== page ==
WASHINGTON As many as 129 million Americans under age 65 have health problems that could hurt their ability to obtain health insurance or force them to pay higher premiums, a U.S. government study said on Tuesday.
The Department of Health and Human Services released the study as the House of Representatives prepared to take up a Republican bill to repeal the healthcare overhaul that was one of President Barack Obama's biggest legislative achievements in 2010.
U.S. Health Secretary Kathleen Sebelius said the House debate on the Republican-backed proposal, which starts on Tuesday, would provide an opportunity to spell out the benefits of the legislation that would provide coverage to as many as 33 million people who lack medical insurance.
"Under the old rules, if you had any kind of medical condition, whether you were a child born with a medical disability, a cancer survivor, a pregnant woman or, in some cases, even a victim of domestic violence, insurers could freely deny you application," Sebelius told reporters in a telephone briefing on the report.
The vote by the Republican-led House that is set for Wednesday will be largely symbolic since Democrats remain in control of the Senate and are unlikely to advance the repeal effort. But the repeal vote will help Republicans fulfill a campaign pledge and meet a key demand of conservative Tea Party activists, who were crucial to their winning control of the House and picking up seats in the Senate.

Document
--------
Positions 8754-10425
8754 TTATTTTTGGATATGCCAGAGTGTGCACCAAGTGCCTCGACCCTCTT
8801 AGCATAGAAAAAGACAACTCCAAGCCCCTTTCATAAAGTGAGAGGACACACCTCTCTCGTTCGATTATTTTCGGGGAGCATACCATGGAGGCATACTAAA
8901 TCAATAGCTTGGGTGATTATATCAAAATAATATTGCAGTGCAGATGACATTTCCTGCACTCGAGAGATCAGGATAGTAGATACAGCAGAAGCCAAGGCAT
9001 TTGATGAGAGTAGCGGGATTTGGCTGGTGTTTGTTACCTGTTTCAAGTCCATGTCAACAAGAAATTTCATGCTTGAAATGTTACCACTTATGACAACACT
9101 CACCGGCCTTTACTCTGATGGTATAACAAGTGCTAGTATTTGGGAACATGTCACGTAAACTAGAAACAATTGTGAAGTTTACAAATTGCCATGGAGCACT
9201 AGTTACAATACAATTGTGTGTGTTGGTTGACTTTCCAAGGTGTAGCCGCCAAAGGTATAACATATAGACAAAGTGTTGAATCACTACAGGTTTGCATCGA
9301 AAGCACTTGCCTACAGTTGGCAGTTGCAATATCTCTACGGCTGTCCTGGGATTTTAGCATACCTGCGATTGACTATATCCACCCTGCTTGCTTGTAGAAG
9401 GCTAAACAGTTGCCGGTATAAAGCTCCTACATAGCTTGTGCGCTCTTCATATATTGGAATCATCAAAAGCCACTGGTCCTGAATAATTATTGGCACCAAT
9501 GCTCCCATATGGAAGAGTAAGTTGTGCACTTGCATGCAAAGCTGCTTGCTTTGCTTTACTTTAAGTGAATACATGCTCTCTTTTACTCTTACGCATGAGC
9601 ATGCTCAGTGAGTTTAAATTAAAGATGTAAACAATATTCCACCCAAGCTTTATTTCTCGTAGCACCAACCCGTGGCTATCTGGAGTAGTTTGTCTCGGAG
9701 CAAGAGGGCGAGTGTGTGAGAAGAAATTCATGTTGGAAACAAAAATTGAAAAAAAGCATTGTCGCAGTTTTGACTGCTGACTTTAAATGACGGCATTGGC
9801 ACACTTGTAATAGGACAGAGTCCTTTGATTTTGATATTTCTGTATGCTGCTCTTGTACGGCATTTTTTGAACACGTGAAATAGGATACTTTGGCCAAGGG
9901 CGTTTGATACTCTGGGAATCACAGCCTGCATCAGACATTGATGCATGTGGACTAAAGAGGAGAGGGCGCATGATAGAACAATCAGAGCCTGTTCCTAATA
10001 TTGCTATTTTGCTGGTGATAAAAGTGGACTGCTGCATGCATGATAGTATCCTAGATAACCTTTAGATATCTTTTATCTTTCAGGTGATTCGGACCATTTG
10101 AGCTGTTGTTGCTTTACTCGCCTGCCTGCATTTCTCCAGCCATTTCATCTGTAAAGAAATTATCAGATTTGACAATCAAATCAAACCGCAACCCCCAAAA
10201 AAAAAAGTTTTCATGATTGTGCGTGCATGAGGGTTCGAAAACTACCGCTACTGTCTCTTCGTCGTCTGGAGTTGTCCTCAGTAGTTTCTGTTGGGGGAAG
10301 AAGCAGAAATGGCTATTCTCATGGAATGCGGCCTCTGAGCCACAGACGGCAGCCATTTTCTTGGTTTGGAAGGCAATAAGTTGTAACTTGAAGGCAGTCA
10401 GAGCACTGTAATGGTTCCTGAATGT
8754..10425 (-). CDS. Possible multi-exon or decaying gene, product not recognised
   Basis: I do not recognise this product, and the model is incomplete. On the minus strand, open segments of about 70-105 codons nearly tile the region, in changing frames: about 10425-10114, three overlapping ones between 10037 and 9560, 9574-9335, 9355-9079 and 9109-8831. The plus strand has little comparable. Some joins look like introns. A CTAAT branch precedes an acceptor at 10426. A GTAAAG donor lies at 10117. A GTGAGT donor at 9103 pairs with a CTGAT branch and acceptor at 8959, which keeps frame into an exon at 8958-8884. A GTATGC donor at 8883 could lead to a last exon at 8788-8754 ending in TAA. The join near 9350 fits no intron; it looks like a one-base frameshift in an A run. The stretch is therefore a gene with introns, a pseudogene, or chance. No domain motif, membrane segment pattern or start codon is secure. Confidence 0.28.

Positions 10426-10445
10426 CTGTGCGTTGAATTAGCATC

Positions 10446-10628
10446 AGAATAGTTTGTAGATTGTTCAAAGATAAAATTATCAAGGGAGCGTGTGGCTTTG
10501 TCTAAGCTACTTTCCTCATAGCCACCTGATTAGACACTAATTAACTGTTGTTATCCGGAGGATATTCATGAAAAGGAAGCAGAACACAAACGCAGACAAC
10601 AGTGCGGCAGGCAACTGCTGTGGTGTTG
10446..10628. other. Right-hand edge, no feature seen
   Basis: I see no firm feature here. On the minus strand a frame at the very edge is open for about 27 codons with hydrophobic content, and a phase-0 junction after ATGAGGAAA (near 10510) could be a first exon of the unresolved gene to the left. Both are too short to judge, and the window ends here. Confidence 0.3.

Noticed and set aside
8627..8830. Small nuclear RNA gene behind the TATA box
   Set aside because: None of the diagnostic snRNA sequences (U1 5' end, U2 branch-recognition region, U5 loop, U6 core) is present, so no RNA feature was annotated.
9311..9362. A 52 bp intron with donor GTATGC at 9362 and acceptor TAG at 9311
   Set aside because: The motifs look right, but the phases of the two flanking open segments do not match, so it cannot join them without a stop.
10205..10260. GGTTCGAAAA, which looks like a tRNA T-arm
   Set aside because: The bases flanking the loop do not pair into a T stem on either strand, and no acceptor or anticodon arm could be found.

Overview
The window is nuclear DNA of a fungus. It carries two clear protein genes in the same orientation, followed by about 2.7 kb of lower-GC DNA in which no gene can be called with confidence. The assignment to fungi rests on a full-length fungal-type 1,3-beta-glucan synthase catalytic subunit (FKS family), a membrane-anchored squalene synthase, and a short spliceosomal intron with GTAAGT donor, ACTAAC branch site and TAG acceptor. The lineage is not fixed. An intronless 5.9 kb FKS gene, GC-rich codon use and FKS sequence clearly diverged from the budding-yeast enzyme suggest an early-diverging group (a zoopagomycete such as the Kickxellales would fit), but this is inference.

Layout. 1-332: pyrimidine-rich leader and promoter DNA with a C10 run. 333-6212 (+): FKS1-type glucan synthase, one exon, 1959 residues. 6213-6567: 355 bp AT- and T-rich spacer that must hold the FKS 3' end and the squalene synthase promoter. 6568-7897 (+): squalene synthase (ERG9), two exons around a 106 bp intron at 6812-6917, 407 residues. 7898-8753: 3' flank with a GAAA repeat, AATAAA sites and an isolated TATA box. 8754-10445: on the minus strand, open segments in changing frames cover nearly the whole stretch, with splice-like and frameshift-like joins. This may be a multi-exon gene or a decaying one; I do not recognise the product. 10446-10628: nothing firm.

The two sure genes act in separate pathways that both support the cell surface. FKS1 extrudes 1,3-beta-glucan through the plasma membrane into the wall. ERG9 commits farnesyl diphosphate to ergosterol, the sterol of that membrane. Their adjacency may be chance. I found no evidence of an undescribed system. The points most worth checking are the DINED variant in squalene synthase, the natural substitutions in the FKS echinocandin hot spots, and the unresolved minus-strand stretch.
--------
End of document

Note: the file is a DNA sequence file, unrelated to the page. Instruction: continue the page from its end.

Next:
Republicans dismissed the government study as a political talking point for Democrats.
"The new health care law raises taxes on the chronically ill and its high-risk pools are so badly underfunded that nearly half of the states have opted out," said Michael Steel, spokesman for House Speaker John Boehner.
"We need to repeal the law and start over with solutions that help states expand their high-risk pools and lower costs for all Americans, including those with pre-existing conditions," he said.
Sebelius said the study found that as many as 129 million non-elderly Americans have at least one medical condition that could trigger rejection or higher premiums in the individual insurance market.
About 50 million of those people have serious conditions that could qualify them for coverage under the temporary high-risk pools created by the healthcare overhaul, she said.
Many provisions of the law enacted last year have gone into effect. They include requiring insurers to cover children with pre-existing conditions, allowing young people to stay on their parents insurance until age 26 and creating temporary high-risk pools to help people with medical conditions obtain health coverage.
Other provisions such as the creation of insurance exchanges to help individuals and small business compare and purchase plans do not go into effect until 2014. A controversial requirement that people purchase health coverage is not set to take effect until 2014, providing some time for legal challenges on the provision to work their way through the courts.
(Reporting by Donna Smith; Editing by Stacey Joyce)